The HTC Touch is quick -syncs well, can do my email roving via GPRs and using a soft SIP client I can make calls when I'm in a WIFI zone r on my home LAN for next to free - plus it aslo holds enough music for my tatses with a 2Gb card.........
Add to the unit with either Bluetooth Headphones and Tom Tom and well what more can you say!
It looks neat too!
Damn right it's no iPhone!
Tony, I found your review extremely single minded. Your focus seemed not to be on showing what the Touch is and what it does, but instead, how it relates to the iPhone. That in itself is a very flawed stance, since HTC has not even positioned this device to compete with the iPhone. If they intended to compete with the iPhone don't you think they would at the very least, release is in the USA where the iPhone is being released? Secondly, if they did want to compete with the iPhone why on earth would they handicap the Touch by intentionally designing it without the 850mhz band that has become so important to the North American market?
You made a very amateur statement about the Touch becoming a mess of fingerprints. This can be said of ANY touch screen device, BUT, it can also be corrected with the use of a screen protector.
I'm sorry Tony but I have a hard time accepting anything in this review because I'm not entirely sure what is bias and what isn't. You probably make a lot of good observsations but they are lost when bias become so evident. I can fine dozens of reviews on this and other devices from other sources where I will come away feeling I've been given a far unshadowed view.
Take the Touch for what it is. It's hardware is meant for the average user. It's new TouchFLO interface is a great new and needed interface for Windows Mobile, which is going to be widely available throughout the mobile sector in the coming months. Not just from Apple, or HTC, but from many others as well. After all this isn't a unique idea from Apple. It's been around for quite some time.
The Touch is not a poor Iphone copy
Tony, thank you for responding. In return I would like to point out:
1) The touchflo needs a special kind of touch screen not seen on any other device yet. The device uses new hardware, which one can not just magic up in 6 months.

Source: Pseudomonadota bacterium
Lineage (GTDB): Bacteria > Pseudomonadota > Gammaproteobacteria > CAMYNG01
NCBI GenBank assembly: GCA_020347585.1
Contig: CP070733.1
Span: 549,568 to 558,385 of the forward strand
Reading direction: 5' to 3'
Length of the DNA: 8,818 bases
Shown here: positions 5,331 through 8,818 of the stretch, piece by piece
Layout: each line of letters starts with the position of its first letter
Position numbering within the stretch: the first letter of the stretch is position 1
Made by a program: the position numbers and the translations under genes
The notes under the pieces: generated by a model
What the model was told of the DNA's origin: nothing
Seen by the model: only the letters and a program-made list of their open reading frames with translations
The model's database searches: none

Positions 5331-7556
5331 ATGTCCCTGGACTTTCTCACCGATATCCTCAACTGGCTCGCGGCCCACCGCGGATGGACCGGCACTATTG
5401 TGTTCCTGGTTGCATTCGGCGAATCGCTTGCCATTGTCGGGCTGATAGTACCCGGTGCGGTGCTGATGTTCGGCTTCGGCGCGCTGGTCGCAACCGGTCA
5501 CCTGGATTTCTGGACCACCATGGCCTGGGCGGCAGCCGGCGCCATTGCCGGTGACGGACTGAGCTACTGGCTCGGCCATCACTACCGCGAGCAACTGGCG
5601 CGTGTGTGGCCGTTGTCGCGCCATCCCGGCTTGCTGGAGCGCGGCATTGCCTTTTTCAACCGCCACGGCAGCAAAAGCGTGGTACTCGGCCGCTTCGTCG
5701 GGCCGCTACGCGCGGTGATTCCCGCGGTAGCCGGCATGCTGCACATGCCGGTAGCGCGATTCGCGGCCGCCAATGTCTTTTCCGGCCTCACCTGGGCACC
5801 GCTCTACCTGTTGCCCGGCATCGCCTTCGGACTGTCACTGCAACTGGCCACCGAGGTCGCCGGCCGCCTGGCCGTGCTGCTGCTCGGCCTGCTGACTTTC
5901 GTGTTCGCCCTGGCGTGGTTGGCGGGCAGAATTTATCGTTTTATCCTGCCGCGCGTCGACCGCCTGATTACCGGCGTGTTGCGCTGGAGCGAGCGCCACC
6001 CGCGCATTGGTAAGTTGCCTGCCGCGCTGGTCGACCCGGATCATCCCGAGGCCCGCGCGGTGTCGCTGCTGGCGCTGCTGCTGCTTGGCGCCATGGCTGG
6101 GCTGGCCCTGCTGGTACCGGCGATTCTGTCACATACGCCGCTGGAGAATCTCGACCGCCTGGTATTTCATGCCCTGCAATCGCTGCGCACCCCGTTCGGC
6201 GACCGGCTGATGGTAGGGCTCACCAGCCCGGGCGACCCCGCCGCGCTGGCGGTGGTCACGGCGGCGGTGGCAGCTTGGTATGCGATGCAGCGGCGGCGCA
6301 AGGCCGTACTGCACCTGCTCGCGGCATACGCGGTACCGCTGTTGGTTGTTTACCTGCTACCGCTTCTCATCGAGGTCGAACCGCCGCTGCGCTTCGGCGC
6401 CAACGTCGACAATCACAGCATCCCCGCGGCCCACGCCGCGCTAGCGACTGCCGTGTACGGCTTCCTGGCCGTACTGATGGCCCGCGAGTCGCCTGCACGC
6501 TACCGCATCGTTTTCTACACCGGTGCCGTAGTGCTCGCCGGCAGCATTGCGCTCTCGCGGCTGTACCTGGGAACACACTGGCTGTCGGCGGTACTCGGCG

2) Whats the point of developing hardware which can differentiate between fingers and styluses if you do not plan to use a finger and gesture based interface? Clearly the two goes together.
3) Leaked road maps for the HTC Trinity showed a device with a similar type of screen last year. When the Trinity eventually shipped it had a normal screen. To me this strongly suggest the intention was to use the touchflo even then, but the technology was not ready yet.
4) The LG Prada has the same type of screen as the Iphone, but was shown publicly in November last year, before the Iphone unveiling. Do you believe they also copied Apple in some way, or can you acknowledge some ideas come to fruition simultaneously?
5) Lastly, the HTC Touch actually uses gestures, and was designed to be used with a thumb. Ironically the Iphone still uses buttons, only virtual ones, so in that way the Touch is more user-friendly than the Iphone.
In short, there is no basis for your belief this device is a bad copy of the Iphone, and specifically no basis for your belief HTC would make a device with a special type of screen and not release it with a new interface, were it not for the Iphone. It just does not make sense.
If you have any deeper basis for your beliefs I would like to hear them.Thank you for your time.
Re. It's no iPhone?
Rich: if the iPhone performs like the Touch, I'll slam the iPhone too - probably more so, since the Apple product promises even more than the HTC does.
Surur: I'm sorry, I don't believe the Touch was not influenced by the iPhone. I'm sure the hardware was been in development for some time, but I'm convinced that if Apple hadn't announced the iPhone, the Touch would appear as the P3450 - which is its default Bluetooth ID - with a standard WM6 UI.
If TouchFlo has been in development for two years too, I would hope it would extend deeper into the underlying OS than it does.